The Prospect of AI in the ‘Virtual’ Corporate Boardroom

[Rongeet Poddar is a 5th Year student at West Bengal National University of Juridical Sciences]

The Covid-19 pandemic has had a detrimental impact on businesses around the world. The crisis has forced regulators to come up with prompt responses to maintain social distancing norms in companies. The Ministry of Corporate Affairs has allowed companies to conduct virtual meetings. The Securities and Exchange Board of India has also introduced a spate of reforms to relax the burden of compliance on companies. It has also opened an avenue for ensuring greater flexibility in raising capital by including a proposal to dispense with the open offer requirement. The demands of the pandemic have forced businesses to shift to remote operations. It offers scope for a radical reconsideration of existing business models.

Directors on the board continue to be bound by the fiduciary duties that have been enshrined under Indian corporate law. Section 166 of the Companies Act, 2013 incorporates the duties of directors. The relaxations in several regulatory thresholds mentioned above, however, have raised corporate governance concerns. Following the pandemic, there has been a breakdown of existing communication channels that ensure accountability to various stakeholders in the company.

Investment decisions by the board have also become critical as companies may be reeling from financial stress. The integrity of financial audits has also assumed importance as the dilution of conventional modes of supervision paves the way for corporate mismanagement and white-collar crimes. In such a precarious scenario, the prospect of artificial intelligence (“AI”) in the boardroom requires a comprehensive evaluation to tide over the unique challenges posed by the pandemic.

The superior capacity of AI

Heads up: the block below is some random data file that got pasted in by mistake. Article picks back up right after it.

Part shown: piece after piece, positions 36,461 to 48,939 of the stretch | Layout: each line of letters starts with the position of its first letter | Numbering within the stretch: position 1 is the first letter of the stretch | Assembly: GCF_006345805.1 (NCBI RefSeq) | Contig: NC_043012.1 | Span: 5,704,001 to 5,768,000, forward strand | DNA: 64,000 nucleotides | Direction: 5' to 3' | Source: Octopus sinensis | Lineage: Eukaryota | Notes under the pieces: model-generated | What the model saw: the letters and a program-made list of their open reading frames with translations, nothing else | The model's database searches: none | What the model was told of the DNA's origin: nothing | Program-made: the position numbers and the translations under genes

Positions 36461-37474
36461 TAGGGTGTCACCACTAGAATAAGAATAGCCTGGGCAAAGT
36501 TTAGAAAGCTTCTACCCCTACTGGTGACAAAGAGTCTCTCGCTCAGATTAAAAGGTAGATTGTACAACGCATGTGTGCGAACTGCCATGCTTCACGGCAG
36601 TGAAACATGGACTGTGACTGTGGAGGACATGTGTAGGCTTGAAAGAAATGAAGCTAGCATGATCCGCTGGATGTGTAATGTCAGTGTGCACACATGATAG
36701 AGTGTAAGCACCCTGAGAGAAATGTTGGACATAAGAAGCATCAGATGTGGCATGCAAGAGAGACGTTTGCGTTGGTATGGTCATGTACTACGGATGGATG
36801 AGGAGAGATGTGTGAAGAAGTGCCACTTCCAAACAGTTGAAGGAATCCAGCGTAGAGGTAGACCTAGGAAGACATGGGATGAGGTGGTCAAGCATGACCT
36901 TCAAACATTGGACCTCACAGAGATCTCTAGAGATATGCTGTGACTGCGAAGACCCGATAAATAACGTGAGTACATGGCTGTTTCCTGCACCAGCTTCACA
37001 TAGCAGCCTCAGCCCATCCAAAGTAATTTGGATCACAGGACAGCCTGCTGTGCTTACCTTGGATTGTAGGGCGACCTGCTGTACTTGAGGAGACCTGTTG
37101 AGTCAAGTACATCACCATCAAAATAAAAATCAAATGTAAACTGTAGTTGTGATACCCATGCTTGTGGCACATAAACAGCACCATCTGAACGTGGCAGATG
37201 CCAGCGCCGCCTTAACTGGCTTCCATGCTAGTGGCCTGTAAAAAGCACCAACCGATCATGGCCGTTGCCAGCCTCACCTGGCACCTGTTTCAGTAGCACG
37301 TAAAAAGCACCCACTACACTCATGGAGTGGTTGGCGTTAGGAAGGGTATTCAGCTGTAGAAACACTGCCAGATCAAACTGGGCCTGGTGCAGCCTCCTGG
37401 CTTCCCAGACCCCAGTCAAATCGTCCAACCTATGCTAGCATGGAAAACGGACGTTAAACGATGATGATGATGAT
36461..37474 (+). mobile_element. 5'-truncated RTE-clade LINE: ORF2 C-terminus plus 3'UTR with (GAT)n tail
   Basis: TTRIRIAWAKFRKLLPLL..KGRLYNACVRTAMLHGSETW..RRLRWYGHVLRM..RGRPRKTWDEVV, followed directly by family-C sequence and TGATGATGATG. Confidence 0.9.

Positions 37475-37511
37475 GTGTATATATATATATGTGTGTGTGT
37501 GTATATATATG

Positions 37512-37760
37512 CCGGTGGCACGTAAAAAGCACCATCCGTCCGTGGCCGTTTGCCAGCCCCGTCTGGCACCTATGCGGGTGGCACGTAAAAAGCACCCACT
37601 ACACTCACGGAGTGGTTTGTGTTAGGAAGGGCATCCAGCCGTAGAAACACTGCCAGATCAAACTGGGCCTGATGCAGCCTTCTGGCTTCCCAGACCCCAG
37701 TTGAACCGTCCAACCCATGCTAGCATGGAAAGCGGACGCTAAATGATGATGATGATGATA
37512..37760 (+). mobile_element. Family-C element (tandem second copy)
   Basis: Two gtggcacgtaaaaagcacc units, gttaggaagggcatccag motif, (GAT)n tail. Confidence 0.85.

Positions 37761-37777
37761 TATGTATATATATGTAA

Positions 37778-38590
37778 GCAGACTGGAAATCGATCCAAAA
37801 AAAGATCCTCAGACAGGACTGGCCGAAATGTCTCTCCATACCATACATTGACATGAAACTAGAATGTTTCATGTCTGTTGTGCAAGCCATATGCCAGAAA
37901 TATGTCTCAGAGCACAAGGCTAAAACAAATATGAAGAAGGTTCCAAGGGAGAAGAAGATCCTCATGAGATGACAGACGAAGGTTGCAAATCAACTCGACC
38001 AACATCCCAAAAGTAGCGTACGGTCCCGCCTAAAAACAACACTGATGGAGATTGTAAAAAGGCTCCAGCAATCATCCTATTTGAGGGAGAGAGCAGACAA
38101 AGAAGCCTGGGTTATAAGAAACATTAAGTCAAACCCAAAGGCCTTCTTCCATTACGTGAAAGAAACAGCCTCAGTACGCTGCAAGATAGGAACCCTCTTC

The World Economic Forum’s Global Agenda Council on the Future of Software and Society had predicted that artificial intelligence is likely to be on the corporate board of directors by 2026. However, as early as 2014, a venture capital firm based in Hong Kong had given an algorithm named Vital the right to vote on crucial investment decisions. The algorithm’s prowess lay in its robust due diligence capability. It could identify faults in investment decisions, which were oblivious to humans surveying data, and ensure thorough scrutiny of the business decisions taken by the human board. In 2016, a Finnish software company also breached a technological barrier by appointing a bot in its management team to assist data-driven decisions. Thus, algorithms can be utilized to support virtual boardrooms under the supervision of the human operatives.

The transformative capabilities of AI have already been utilized in the medical sector in the advent of the pandemic. However, the immense potential of AI to revamp the corporate boardroom space remains unexplored, particularly in India. Algorithms learn from data sets to achieve a prescribed goal. The data utilized determine how input variables are positioned to predict the value of an output variable. An algorithm fine-tunes its actions by learning from experience. Machine learning systems adapt to changes in data sets over time as they begin to identify new patterns to refine past predictions.

The compliance standards under corporate law have to be translated into algorithmic data sets. This will enable the AI to aid corporate governance functions. Algorithms can make up for the inaccessibility of erstwhile communication channels by addressing the information asymmetry in the virtual boardrooms. It can process an enormous quantum of data. Algorithms can be potent instruments for reading the intricacies of investment strategies and offer suitable recommendations for mitigating risks. The strength of artificial intelligence lies in its ability to break down complex decision-making processes such that red flags can be identified with greater ease, particularly in the sphere of financial audits.

AI can substantially enhance transparency in the consultative processes that are the heart of decision-making. It can accurately mine critical data such as particulars of related party transactions, augment the efficiency of directors and minimize human errors in the process. The flipside of limited human interaction is sluggish decision-making due to the incapacity to obtain and filter relevant information. AI is likely to neutralize the issue in the virtual corporate boardroom and facilitate human directors in the performance of their roles. The utility of algorithms enables the board to make timely disclosures in the interests of various stakeholders. AI tools could also be deployed to keep a tab on the threat of hostile takeovers in volatile sectors by surveying market data.